Belonging to the lordly manor-house was beautiful, well-kept garden, with rare trees and flowers; the guests of the proprietor declared their admiration of it; the people of the neighborhood, from town and country, came on Sundays and holidays, and asked permission to see the garden; indeed, whole schools used to pay visits to it.
Outside the garden, by the palings at the road-side, stood a great mighty Thistle, which spread out in many directions from the root, so that it might have been called a thistle bush. Nobody looked at it, except the old Ass which drew the milk-maid’s cart. This Ass used to stretch out his neck towards the Thistle, and say, “You are beautiful; I should like to eat you!” But his halter was not long enough to let him reach it and eat it.
There was great company at the manor-house—some very noble people from the capital; young pretty girls, and among them a young lady who came from a long distance. She had come from Scotland, and was of high birth, and was rich in land and in gold—a bride worth winning, said more than one of the young gentlemen; and their lady mothers said the same thing.
The young people amused themselves on the lawn, and played at ball; they wandered among the flowers, and each of the young girls broke off a flower, and fastened it in a young gentleman’s buttonhole. But the young Scotch lady looked round, for a long time, in an undecided way. None of the flowers seemed to suit her taste. Then her eye glanced across the paling—outside stood the great thistle bush, with the reddish-blue, sturdy flowers; she saw them, she smiled, and asked the son of the house to pluck one for her.
“It is the flower of Scotland,” she said. “It blooms in the scutcheon of my country. Give me yonder flower.”
And he brought the fairest blossom, and pricked his fingers as completely as if it had grown on the sharpest rose bush.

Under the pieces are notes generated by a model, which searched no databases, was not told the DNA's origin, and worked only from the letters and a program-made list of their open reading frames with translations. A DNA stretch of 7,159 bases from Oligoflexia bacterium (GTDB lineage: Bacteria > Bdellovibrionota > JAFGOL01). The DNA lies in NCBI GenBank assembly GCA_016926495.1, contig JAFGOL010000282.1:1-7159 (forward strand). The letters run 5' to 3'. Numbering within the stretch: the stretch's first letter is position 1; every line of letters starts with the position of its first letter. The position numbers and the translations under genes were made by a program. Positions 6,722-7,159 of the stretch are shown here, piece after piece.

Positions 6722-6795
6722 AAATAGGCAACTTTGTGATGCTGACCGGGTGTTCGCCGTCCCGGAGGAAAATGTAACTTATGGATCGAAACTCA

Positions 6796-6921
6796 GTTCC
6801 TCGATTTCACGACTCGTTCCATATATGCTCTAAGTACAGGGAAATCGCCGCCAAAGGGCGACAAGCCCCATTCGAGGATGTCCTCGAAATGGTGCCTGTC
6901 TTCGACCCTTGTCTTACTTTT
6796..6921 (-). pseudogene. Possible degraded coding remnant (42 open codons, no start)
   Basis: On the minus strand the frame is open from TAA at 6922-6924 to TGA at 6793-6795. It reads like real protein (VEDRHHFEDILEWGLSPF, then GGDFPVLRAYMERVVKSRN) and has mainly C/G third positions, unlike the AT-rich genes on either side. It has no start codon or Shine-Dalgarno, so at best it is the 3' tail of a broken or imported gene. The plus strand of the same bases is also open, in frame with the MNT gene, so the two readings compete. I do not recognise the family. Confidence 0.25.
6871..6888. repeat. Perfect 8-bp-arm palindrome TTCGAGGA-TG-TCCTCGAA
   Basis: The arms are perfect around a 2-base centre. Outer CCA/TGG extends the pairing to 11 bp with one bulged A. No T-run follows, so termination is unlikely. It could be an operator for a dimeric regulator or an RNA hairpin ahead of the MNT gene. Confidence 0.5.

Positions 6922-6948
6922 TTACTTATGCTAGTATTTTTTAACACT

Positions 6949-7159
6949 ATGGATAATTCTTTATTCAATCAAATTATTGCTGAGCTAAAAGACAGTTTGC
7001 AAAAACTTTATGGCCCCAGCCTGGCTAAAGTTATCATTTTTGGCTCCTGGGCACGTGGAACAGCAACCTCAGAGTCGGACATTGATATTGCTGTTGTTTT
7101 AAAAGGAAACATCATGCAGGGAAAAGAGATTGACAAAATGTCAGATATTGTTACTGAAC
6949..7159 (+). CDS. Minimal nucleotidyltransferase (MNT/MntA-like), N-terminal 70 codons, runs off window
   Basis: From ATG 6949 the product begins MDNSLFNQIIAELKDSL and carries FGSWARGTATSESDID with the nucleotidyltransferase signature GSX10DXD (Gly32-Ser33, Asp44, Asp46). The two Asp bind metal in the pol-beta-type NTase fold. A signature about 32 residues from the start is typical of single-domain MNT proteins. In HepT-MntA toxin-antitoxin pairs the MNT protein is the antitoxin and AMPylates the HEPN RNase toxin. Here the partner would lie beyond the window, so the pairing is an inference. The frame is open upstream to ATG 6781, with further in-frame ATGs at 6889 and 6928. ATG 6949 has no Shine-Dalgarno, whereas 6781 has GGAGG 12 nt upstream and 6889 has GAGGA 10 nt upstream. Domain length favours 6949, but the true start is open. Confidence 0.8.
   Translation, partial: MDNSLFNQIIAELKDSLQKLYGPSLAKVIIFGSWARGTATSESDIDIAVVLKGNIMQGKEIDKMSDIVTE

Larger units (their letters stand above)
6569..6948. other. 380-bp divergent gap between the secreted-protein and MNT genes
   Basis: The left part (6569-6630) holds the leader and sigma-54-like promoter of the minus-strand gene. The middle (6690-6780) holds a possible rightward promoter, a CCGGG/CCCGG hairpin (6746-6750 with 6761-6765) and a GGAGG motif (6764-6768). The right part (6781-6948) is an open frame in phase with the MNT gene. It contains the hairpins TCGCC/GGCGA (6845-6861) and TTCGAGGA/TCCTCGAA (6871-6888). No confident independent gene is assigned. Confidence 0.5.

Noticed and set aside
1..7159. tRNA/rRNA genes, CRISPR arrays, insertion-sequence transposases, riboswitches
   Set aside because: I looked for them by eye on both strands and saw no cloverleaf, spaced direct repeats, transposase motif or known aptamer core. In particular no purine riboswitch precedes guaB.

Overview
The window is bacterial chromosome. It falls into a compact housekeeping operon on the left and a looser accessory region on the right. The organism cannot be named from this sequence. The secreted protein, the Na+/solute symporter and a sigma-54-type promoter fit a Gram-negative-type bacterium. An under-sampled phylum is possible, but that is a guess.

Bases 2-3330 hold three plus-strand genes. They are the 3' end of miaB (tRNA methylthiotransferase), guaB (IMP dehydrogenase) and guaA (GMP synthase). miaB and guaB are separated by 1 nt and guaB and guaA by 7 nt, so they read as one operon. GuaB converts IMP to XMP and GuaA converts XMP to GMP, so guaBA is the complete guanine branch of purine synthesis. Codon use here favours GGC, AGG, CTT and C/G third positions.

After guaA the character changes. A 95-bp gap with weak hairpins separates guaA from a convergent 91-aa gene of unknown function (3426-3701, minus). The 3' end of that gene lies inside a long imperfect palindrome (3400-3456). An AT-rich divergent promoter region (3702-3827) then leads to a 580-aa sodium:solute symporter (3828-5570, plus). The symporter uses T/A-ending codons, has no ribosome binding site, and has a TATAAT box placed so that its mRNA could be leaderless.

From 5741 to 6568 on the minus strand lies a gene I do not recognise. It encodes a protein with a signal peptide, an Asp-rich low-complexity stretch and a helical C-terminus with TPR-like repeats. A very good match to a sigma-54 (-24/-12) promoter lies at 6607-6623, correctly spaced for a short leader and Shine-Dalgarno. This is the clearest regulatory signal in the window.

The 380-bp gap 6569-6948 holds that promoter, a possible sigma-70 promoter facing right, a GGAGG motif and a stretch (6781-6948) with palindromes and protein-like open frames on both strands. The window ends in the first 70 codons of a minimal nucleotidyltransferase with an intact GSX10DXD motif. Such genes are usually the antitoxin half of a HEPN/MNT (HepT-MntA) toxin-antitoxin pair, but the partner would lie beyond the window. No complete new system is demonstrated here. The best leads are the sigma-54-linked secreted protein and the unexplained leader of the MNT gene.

She placed the thistle-flower in the buttonhole of the young man, and he felt himself highly honored. Each of the other young gentlemen would willingly have given his own beautiful flower to have worn this one, presented by the fair hand of the Scottish maiden. And if the son of the house felt himself honored, what were the feelings of the Thistle bush? It seemed to him as if dew and sunshine were streaming through him.
“I am something more than I knew of,” said the Thistle to itself. “I suppose my right place is really inside the palings, and not outside. One is often strangely placed in this world; but now I have at least managed to get one of my people within the pale, and indeed into a buttonhole!”
The Thistle told this event to every blossom that unfolded itself, and not many days had gone by before the Thistle heard, not from men, not from the twittering of the birds, but from the air itself, which stores up the sounds, and carries them far around—out of the most retired walks of the garden, and out of the rooms of the house, in which doors and windows stood open, that the young gentleman who had received the thistle-flower from the hand of the fair Scottish maiden had also now received the heart and hand of the lady in question. They were a handsome pair—it was a good match.
“That match I made up!” said the Thistle; and he thought of the flower he had given for the buttonhole. Every flower that opened heard of this occurrence.
“I shall certainly be transplanted into the garden,” thought the Thistle, and perhaps put into a pot, which crowds one in. “That is said to be the greatest of all honors.”
And the Thistle pictured this to himself in such a lively manner, that at last he said, with full conviction, “I am to be transplanted into a pot.”